Canada to withdraw from Kyoto Protocol
Canada will formally withdraw from the Kyoto Protocol on climate change, the minister of the environment has said.
Peter Kent said the protocol "does not represent a way forward for Canada" and the country would face crippling fines for failing to meet its targets.
The move, which is legal and was expected, makes it the first nation to pull out of the global treaty.
The protocol, initially adopted in Kyoto, Japan, in 1997, is aimed at fighting global warming.
"Kyoto, for Canada, is in the past, and as such we are invoking our legal right to withdraw from Kyoto," Mr Kent said in Toronto.
He said he would be formally advising the United Nations of his country's intention to pull out.
He said meeting Canada's obligations under Kyoto would cost $13.6bn (10.3bn euros; £8.7bn): "That's $1,600 from every Canadian family - that's the Kyoto cost to Canadians, that was the legacy of an incompetent Liberal government".
That Canada would withdraw from the Kyoto Protocol has been the worst-kept recent secret in climate change politics.
On taking office in 2007, Stephen Harper's government found their predecessors, for all their green rhetoric, had done little to cut Canada's emissions.
Rather than heading for a 6% cut from 1990 levels by 2020, the Kyoto pledge, it was and still is set for a rise of about 16% - more like 30% if you include forestry. The obvious answer, to huge distain from critics, was to say they wouldn't try meeting the target.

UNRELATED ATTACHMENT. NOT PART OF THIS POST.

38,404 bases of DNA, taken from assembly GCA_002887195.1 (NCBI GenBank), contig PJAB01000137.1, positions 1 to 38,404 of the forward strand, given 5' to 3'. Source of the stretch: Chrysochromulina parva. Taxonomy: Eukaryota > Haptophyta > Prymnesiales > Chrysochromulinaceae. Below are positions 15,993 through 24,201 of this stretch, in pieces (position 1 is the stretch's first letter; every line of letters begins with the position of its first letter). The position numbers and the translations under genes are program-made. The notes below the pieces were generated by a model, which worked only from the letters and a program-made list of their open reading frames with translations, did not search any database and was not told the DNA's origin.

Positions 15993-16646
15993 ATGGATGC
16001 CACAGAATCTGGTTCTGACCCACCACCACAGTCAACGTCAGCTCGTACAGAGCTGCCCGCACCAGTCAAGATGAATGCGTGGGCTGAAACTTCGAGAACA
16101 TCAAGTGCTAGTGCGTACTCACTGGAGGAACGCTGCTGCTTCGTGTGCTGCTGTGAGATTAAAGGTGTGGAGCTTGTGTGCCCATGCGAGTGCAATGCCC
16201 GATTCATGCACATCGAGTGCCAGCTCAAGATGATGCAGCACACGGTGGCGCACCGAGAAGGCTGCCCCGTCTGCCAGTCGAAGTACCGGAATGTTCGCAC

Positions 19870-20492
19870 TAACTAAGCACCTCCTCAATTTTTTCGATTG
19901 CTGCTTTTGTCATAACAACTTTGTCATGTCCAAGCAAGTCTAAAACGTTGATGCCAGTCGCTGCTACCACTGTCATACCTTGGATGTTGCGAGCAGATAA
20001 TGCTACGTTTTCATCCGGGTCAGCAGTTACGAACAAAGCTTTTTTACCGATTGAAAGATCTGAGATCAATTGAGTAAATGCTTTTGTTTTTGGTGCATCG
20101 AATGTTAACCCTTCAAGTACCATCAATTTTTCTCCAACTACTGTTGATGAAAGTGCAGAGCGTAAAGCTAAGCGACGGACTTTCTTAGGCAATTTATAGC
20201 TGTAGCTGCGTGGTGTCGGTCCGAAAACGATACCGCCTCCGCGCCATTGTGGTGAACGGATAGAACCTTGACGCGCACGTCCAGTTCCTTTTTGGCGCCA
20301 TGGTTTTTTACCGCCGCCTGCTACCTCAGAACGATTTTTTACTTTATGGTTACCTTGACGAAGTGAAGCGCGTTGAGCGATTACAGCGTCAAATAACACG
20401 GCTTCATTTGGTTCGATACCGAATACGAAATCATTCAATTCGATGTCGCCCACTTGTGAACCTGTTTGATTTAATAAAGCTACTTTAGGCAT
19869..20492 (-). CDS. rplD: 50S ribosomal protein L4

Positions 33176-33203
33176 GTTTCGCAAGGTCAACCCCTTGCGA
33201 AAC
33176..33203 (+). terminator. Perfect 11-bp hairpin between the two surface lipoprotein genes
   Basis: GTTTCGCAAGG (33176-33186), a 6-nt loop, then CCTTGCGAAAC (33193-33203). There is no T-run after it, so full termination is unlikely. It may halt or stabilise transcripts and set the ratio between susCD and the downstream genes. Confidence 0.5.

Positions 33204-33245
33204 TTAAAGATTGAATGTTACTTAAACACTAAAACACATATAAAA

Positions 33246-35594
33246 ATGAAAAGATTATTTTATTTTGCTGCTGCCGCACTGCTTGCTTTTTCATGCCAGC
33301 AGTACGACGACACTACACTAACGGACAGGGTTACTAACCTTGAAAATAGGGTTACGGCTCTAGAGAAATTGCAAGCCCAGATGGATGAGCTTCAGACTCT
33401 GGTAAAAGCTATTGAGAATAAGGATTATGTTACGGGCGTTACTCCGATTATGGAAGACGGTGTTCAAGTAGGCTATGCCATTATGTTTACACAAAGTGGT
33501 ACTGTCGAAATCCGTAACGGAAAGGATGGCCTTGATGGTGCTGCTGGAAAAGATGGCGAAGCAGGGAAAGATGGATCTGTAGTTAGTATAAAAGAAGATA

Since then, the approach has been to copy the US line. Canada's current pledge is exactly the same as the US one - a cut of 17% from 2005 levels by 2020 - with the proviso that the number will change if the US passes legislation with a different target.
And as the US is outside Kyoto, Canada's last act of mimicry was to leave as well.
A burning question at the recent UN talks in Durban was whether Japan, Russia, Australia or New Zealand would follow Canada's lead - which would effectively leave just European countries inside.
For the moment, it appears unlikely, as all like the flexibility Kyoto offers for meeting emission targets. But it's not impossible.
He said that despite this cost, greenhouse emissions would continue to rise as two of the world's largest polluters - the US and China - were not covered by the Kyoto agreement.
"We believe that a new agreement that will allow us to generate jobs and economic growth represents the way forward," he said.
Beijing criticised Canada's decision. Chinese foreign ministry spokesman Liu Weimin said it went "against the efforts of the international community and is regrettable".
Mr Kent's announcement came just hours after a last-minute deal on climate change was agreed in Durban.
Talks on a new legal deal covering all countries will begin next year and end by 2015, coming into effect by 2020, the UN climate conference decided.
"The Kyoto Protocol is a dated document, it is actually considered by many as an impediment to the move forward but there was good will demonstrated in Durban, the agreement that we ended up with provides the basis for an agreement by 2015."
He said that though the text of the Durban agreement "provides a loophole for China and India", it represents "the way forward".
Canada's previous Liberal government signed the accord but Prime Minister Stephen Harper's Conservative government never embraced it.
Canada declared four years ago that it did not intend to meet its existing Kyoto Protocol commitments and its annual emissions have risen by about a third since 1990.